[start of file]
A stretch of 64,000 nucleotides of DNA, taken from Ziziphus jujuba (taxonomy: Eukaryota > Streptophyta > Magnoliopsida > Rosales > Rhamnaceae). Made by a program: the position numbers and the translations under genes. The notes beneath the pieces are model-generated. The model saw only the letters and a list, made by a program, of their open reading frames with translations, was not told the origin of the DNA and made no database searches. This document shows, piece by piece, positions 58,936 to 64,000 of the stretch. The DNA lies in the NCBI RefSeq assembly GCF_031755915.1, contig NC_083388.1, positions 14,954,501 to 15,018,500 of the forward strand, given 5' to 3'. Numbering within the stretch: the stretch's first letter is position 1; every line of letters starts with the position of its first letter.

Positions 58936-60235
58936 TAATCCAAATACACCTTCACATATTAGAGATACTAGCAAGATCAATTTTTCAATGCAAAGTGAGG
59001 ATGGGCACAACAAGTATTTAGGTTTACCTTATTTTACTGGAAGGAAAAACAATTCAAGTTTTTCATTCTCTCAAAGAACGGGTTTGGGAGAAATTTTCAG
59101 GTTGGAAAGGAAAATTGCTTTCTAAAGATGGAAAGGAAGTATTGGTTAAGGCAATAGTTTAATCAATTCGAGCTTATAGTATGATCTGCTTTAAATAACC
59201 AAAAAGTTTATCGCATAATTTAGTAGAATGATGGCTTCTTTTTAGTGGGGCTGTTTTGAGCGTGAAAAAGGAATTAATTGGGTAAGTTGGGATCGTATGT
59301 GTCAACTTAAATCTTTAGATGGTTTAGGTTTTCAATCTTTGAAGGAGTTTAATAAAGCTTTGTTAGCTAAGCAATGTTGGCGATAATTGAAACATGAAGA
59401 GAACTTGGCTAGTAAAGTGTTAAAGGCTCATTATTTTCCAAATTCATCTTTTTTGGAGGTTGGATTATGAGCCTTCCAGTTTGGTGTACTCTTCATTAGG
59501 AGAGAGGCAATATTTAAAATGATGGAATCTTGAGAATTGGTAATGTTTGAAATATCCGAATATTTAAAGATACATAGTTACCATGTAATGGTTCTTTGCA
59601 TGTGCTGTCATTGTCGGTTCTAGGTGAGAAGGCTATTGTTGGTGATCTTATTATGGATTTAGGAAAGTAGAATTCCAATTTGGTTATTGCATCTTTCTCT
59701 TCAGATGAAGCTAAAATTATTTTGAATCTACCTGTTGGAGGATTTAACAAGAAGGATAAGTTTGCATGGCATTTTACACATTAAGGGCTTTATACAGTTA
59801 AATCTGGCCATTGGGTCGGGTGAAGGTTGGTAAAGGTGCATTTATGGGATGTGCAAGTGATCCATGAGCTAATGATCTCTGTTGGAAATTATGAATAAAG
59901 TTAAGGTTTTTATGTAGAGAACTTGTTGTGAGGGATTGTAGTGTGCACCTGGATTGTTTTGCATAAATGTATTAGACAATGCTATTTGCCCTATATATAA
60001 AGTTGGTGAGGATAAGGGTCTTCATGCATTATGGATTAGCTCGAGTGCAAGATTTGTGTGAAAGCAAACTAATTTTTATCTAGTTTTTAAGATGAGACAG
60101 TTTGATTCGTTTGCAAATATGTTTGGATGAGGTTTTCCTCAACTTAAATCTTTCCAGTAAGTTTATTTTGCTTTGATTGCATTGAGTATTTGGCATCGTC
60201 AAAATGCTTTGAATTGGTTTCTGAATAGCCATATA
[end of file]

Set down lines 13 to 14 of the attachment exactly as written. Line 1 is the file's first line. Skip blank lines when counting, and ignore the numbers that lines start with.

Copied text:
59901 TTAAGGTTTTTATGTAGAGAACTTGTTGTGAGGGATTGTAGTGTGCACCTGGATTGTTTTGCATAAATGTATTAGACAATGCTATTTGCCCTATATATAA
60001 AGTTGGTGAGGATAAGGGTCTTCATGCATTATGGATTAGCTCGAGTGCAAGATTTGTGTGAAAGCAAACTAATTTTTATCTAGTTTTTAAGATGAGACAG